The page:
A conversation with the writer helps solve the most intriguing mystery of all: what powers her undiminished passion for writing.
At 72, having reached V Is for Vengeance in her groundbreaking Kinsey Millhone "alphabet" detective series, multimillion best-selling author Sue Grafton is temporarily shifting gears. This month she marks the series' 30th anniversary with the publication of a collection of short fiction and essays, Kinsey and Me: Stories (Marian Wood/Putnam), in which she opens up about the difficult childhood that started her on the road to becoming a writer, discusses the fine art of plotting a mystery, and gives us some never-before-seen Kinsey Millhone short pieces. O's books editor, Leigh Haber, asked the master storyteller why she decided to offer this peek behind the curtain.
Q: Your parents were both alcoholics whose drinking often took precedence over the day-to-day care of you and your sister. What enabled you to stay strong?
SG: Writing. Pure and simple. Writing was my anchor and gave me a way to convert all of that unhappiness into something that would serve me. I've made my peace with what went down. My parents were smart, gentle people; they just weren't very good at their relationship.
Q: In this book, you write of yourself as a very young girl, sitting at home alone at night, reading mysteries with a butcher knife by your side just in case. You were reading scary stories all by yourself while being afraid of intruders?
SG: I remember the knife had a bone handle and the blade was really slender from use. It would have come in handy if I'd been in trouble! The contradiction didn't bother me at all. I would sit and read a mystery novel, ready to be done in by whoever was coming down the steps, or up from the basement. I'm well acquainted with jeopardy and fear of a very visceral sort, and some of that I put into my work.
Q: When you created Kinsey, you turned the detective genre on its head by making her a woman.
SG: When I published A Is for Alibi in 1982, it didn't dawn on me that there were so few female private eyes. But since my only area of experience was being a woman, I made Kinsey one, too. I wasn't making a political point. I was already so far out of my expertise in terms of the forensic world, I just created an alter ego and got to funnel all my bad language and irreverent thoughts into her. At first some people took offense and thought: "She is really stepping out of her place in the world." But pretty soon, the world caught up. Now I look like a hero, when in fact I was just being sassy.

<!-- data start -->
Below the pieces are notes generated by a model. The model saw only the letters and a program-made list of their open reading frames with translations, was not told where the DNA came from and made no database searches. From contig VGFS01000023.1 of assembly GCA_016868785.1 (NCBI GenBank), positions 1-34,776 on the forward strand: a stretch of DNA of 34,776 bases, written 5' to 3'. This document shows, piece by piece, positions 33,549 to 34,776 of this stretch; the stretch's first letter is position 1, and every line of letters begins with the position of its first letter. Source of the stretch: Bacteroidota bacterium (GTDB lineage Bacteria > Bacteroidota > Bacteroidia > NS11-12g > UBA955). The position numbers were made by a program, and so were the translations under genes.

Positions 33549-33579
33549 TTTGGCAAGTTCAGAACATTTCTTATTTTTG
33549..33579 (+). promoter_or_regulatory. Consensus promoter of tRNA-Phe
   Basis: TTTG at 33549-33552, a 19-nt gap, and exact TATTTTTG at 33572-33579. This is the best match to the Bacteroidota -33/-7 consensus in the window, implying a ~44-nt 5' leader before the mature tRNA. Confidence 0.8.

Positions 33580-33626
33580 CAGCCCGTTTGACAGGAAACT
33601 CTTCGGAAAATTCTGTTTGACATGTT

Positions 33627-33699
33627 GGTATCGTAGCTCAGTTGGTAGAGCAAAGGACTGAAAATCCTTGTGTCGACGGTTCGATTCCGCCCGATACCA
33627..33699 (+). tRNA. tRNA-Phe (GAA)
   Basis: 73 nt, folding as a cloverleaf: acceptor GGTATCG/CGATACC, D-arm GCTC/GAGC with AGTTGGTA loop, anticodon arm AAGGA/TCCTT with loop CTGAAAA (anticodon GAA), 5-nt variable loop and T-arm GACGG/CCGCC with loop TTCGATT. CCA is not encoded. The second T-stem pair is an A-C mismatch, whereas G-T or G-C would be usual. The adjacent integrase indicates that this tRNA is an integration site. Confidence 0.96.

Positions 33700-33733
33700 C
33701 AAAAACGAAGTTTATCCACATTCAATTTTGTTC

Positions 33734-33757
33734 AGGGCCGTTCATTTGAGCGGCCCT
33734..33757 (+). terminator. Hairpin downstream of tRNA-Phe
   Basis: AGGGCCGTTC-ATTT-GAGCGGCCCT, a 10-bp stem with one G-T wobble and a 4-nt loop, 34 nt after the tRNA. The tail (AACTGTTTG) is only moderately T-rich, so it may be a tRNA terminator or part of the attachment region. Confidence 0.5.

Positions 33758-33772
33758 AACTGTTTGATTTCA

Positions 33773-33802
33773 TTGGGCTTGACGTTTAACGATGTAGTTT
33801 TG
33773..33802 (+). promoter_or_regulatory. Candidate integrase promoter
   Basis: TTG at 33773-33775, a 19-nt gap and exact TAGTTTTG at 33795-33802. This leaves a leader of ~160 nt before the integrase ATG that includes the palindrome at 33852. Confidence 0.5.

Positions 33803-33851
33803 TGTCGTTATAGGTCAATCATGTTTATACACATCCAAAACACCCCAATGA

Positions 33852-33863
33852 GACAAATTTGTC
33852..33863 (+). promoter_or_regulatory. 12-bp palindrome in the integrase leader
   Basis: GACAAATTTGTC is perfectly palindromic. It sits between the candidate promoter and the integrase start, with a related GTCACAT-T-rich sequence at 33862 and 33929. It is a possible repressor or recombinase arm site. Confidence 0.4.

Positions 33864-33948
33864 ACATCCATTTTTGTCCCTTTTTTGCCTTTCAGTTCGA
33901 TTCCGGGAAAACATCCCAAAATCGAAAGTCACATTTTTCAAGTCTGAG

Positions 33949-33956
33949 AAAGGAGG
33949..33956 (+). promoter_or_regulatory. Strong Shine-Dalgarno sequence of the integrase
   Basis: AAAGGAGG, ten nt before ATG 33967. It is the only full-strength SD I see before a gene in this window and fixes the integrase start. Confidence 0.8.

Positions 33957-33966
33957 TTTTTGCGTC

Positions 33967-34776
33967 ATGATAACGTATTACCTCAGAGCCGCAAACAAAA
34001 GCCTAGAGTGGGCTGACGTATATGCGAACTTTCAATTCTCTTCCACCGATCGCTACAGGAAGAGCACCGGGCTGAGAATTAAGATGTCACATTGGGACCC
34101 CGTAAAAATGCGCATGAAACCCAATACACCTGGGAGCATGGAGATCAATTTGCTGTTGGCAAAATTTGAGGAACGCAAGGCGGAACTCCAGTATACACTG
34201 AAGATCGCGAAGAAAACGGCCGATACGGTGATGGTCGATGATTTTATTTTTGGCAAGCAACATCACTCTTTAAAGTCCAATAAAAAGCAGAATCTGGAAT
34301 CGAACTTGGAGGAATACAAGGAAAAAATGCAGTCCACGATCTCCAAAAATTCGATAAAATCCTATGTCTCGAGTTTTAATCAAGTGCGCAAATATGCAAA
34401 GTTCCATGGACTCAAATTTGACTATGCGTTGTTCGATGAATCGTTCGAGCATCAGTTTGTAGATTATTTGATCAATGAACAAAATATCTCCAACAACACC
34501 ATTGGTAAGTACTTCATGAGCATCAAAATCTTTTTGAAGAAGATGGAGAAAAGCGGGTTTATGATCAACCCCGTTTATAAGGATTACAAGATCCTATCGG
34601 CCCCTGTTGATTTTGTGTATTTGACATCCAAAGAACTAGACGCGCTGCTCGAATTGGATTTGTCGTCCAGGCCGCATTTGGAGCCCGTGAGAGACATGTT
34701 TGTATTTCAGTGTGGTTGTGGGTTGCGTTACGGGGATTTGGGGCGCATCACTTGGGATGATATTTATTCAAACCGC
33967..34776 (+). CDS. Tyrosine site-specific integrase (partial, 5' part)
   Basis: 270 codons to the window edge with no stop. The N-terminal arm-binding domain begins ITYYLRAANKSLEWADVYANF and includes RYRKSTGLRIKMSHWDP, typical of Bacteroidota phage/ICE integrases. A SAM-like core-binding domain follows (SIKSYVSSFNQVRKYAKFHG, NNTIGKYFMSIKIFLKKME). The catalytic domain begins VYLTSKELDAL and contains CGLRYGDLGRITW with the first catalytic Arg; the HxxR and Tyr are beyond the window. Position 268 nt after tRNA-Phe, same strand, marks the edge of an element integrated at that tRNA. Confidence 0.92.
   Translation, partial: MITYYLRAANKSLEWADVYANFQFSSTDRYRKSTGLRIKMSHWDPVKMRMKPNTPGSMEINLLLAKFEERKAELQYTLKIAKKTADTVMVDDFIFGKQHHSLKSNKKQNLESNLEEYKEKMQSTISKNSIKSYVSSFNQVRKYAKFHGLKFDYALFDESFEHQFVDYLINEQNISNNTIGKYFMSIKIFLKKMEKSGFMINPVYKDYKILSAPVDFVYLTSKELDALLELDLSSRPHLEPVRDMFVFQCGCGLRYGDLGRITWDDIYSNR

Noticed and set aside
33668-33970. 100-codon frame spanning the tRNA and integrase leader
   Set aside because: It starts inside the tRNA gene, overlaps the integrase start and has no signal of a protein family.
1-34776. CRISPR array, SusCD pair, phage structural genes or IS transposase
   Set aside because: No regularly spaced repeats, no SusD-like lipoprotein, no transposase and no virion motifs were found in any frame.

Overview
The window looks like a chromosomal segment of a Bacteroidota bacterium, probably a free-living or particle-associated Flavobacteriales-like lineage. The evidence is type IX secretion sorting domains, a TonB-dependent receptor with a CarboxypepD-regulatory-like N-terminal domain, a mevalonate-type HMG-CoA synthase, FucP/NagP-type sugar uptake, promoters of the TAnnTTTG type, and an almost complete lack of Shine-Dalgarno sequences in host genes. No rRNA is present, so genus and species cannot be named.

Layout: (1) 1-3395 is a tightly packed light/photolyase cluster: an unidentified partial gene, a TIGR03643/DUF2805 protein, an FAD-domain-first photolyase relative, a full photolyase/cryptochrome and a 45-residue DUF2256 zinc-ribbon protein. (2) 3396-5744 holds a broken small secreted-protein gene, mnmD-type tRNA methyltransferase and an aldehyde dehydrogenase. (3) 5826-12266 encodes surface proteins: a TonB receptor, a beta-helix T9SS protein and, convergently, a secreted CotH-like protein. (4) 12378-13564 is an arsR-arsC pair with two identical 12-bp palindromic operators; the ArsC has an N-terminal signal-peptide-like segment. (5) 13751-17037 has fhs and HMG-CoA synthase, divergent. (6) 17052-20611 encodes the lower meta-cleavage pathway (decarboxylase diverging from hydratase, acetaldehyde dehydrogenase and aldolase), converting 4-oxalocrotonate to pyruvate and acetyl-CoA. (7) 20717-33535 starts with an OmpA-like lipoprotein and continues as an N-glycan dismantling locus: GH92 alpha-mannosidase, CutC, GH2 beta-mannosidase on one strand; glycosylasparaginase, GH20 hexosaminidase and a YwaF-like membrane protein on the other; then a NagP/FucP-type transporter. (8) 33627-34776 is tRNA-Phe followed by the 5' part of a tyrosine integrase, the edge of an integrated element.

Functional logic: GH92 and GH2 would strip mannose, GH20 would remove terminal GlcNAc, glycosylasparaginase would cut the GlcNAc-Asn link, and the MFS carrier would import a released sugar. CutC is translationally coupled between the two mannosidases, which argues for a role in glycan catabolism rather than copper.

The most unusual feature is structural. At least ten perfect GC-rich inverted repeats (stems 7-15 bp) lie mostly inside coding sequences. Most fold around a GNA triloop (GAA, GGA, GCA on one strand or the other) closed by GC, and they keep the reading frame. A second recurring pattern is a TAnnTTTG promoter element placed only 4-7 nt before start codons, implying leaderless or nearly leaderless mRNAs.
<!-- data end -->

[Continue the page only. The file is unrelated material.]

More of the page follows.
Q: You speak of Kinsey as if she's a real person. It's got to be difficult to think about parting with her, once you reach the letter Z. Would you ever consider actually killing her off?
SG: Oh, no. When you suggest that Kinsey is not real you give me the willies. I think: "She's not?" Because she runs my life. Everything I do is about Kinsey Millhone, so if you think I'm letting her go or she's letting me go when we get to Z Is for Zero, you are mistaken. I can't imagine letting go of her or of writing.
Q: You have never spoken publicly of what you describe in the new book as a painful childhood. Why now?
SG: I wrote the stories about my parents when I was in my 30s and my grief over my mother's death was fresh. It took nerve to finally share them, and I'm still uneasy about it because I guess I'm more private than I thought. However, I'm 72 years old. If I can't tell the truth now, when am I going to be allowed to?